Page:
Yet the novella isn’t as much about Daisy as it is about Winterbourne, for its narratorial perspective focuses on Winterbourne’s case study of Daisy rather than Daisy herself. Essentially, though the novella announces itself in its subtitle as a "study" of Daisy Miller, it is actually a study of the observer Winterbourne and his thoughts regarding the position of women. In its examination of patriarchal thought, Daisy Miller doesn’t so much analyze Daisy, the object of Winterbourne’s "study," as it does Winterbourne, the conductor of the study, and the problematic manner in which he is conducting his work. It is this narrative perspective through Winterbourne that executes the novella’s critique of patriarchy in the late nineteenth century. Winterbourne’s perspective illustrates the patriarchy’s structure of information distribution and how his belief system is instilled in him by his socio-geographical circumstances, effectively rendering him a vessel for the patriarchal notions of others. 

However, this article will attempt to delineate the manner that the story is functioning (especially as it relates to gender and man-woman relations), according to the content of the text itself, rather than attempting to speculate on James’ intention for the text. Although I will rely on James as the author of the text, and will readily admit that these characters are a construct of his imagination, I will examine them in isolation from what their creator intended on them to be and will focus on how they operate within the story. I avoid this intentional fallacy territory for two reasons: 1. Because what James may have intended for the story to be about does not determine what it is about; he may have meant for Daisy Miller to reveal something very different than it does. 2. Because, although I do briefly cite one of his letters, I do not know what James intended to do and even if I did, again, his intentions do not determine the meaning of the story.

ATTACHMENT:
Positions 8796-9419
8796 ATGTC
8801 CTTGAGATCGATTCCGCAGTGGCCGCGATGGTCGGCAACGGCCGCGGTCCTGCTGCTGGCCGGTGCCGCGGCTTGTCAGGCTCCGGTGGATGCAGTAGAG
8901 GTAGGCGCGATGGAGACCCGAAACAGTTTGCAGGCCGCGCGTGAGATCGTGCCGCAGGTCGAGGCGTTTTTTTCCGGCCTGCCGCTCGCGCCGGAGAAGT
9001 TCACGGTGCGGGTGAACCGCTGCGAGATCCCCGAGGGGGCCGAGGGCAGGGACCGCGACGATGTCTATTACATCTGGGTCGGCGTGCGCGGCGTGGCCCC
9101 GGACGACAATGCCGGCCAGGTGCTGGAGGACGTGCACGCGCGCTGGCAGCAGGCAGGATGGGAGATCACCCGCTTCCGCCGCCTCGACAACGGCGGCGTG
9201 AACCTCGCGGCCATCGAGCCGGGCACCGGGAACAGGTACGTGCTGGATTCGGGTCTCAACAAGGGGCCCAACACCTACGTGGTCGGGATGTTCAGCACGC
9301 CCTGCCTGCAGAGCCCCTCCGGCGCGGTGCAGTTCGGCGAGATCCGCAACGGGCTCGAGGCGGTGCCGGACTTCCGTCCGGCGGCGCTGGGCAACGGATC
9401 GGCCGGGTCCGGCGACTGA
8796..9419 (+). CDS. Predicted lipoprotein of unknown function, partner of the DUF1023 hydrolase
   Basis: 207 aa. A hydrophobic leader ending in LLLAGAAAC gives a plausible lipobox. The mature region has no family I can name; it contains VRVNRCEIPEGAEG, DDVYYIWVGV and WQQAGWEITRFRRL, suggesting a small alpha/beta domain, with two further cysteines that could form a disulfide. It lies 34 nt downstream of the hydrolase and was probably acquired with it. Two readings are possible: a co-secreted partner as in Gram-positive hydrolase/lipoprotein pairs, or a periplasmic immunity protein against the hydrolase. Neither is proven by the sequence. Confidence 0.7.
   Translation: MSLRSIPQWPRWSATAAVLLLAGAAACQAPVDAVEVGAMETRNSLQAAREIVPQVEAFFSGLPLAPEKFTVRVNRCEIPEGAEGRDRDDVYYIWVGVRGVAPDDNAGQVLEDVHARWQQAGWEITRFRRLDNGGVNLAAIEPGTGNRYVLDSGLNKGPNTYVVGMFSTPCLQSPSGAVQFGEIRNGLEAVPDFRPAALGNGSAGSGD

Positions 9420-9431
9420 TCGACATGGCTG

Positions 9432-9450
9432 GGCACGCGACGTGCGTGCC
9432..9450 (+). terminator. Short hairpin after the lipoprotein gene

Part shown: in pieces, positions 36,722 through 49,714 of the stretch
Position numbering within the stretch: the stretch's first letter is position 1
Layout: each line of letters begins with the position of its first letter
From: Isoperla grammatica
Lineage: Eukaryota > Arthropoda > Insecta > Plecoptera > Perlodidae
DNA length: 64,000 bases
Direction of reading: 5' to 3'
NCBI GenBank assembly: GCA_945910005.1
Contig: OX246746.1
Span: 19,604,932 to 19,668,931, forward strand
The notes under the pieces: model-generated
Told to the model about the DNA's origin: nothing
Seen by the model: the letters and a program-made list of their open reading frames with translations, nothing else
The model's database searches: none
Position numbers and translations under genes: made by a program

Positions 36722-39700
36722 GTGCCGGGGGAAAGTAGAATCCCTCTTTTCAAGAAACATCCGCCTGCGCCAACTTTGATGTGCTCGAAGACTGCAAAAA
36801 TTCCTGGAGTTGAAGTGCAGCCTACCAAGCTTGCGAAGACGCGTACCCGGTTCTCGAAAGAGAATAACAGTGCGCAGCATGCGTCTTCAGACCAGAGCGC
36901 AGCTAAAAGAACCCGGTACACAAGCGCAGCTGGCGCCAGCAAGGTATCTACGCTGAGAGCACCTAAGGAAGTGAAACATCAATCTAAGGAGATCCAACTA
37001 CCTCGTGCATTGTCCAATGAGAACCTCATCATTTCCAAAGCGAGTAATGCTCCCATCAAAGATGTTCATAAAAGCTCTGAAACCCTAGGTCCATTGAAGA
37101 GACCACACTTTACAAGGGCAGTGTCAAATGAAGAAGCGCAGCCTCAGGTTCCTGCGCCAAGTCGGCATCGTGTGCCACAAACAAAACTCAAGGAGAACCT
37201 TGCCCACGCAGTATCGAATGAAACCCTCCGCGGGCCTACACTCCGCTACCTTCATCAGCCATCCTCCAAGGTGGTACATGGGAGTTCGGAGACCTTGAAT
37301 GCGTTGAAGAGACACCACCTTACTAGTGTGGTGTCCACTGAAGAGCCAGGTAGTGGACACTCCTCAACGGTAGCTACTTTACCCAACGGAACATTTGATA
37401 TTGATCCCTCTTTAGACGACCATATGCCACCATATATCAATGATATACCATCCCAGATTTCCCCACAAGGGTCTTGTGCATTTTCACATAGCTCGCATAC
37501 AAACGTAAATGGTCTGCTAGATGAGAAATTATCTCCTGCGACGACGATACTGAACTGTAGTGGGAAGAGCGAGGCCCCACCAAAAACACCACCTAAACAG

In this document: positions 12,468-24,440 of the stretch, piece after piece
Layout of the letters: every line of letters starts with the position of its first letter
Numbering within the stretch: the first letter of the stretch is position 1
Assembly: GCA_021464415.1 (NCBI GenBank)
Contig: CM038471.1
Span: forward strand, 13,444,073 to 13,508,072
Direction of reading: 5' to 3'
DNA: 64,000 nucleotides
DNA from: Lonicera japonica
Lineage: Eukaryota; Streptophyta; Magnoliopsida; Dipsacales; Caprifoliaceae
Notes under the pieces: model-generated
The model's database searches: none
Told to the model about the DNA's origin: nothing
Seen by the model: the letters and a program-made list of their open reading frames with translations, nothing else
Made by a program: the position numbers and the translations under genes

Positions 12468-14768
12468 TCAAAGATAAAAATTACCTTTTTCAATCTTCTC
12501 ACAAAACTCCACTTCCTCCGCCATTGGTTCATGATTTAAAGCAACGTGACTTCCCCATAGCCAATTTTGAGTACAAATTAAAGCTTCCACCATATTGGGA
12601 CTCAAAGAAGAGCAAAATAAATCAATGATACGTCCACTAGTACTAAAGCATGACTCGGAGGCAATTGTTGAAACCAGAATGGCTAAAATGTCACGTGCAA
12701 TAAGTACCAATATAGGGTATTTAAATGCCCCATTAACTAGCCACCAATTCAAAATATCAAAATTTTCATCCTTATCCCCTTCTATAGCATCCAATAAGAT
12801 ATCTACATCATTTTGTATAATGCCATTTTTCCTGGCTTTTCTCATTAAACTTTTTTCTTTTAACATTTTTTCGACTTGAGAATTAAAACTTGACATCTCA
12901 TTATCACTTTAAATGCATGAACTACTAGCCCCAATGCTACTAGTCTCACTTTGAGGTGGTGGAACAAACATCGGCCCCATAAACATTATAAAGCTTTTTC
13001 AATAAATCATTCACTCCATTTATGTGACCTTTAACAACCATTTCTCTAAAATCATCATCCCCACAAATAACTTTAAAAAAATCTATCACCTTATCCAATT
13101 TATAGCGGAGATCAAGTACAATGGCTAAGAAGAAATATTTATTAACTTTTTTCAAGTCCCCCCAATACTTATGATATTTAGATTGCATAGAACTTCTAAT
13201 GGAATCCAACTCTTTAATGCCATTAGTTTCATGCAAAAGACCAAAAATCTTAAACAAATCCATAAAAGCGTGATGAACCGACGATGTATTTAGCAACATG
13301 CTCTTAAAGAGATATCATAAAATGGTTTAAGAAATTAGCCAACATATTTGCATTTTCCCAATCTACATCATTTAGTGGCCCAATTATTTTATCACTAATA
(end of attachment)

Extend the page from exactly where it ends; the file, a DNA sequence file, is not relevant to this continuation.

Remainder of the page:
Winterbourne’s study of Daisy is a form of oppression; it assembles a hierarchal construction with Daisy as the subjected and Winterbourne himself as the subjugator. James deploys this observatory study within this hierarchal structure in order to maintain focus on the internal process of the subjugator; the function of Winterbourne as observer is to disclose the subtleties and nuances of inner patriarchal thought. James develops Winterbourne’s thoughts as an internal exhibition of the male gaze, which, as Patricia Johnson states in her article on the male gaze in James’ other work, “is connected to power and surveillance: the person who gazes is empowered over the person who is the object of the gaze” (39).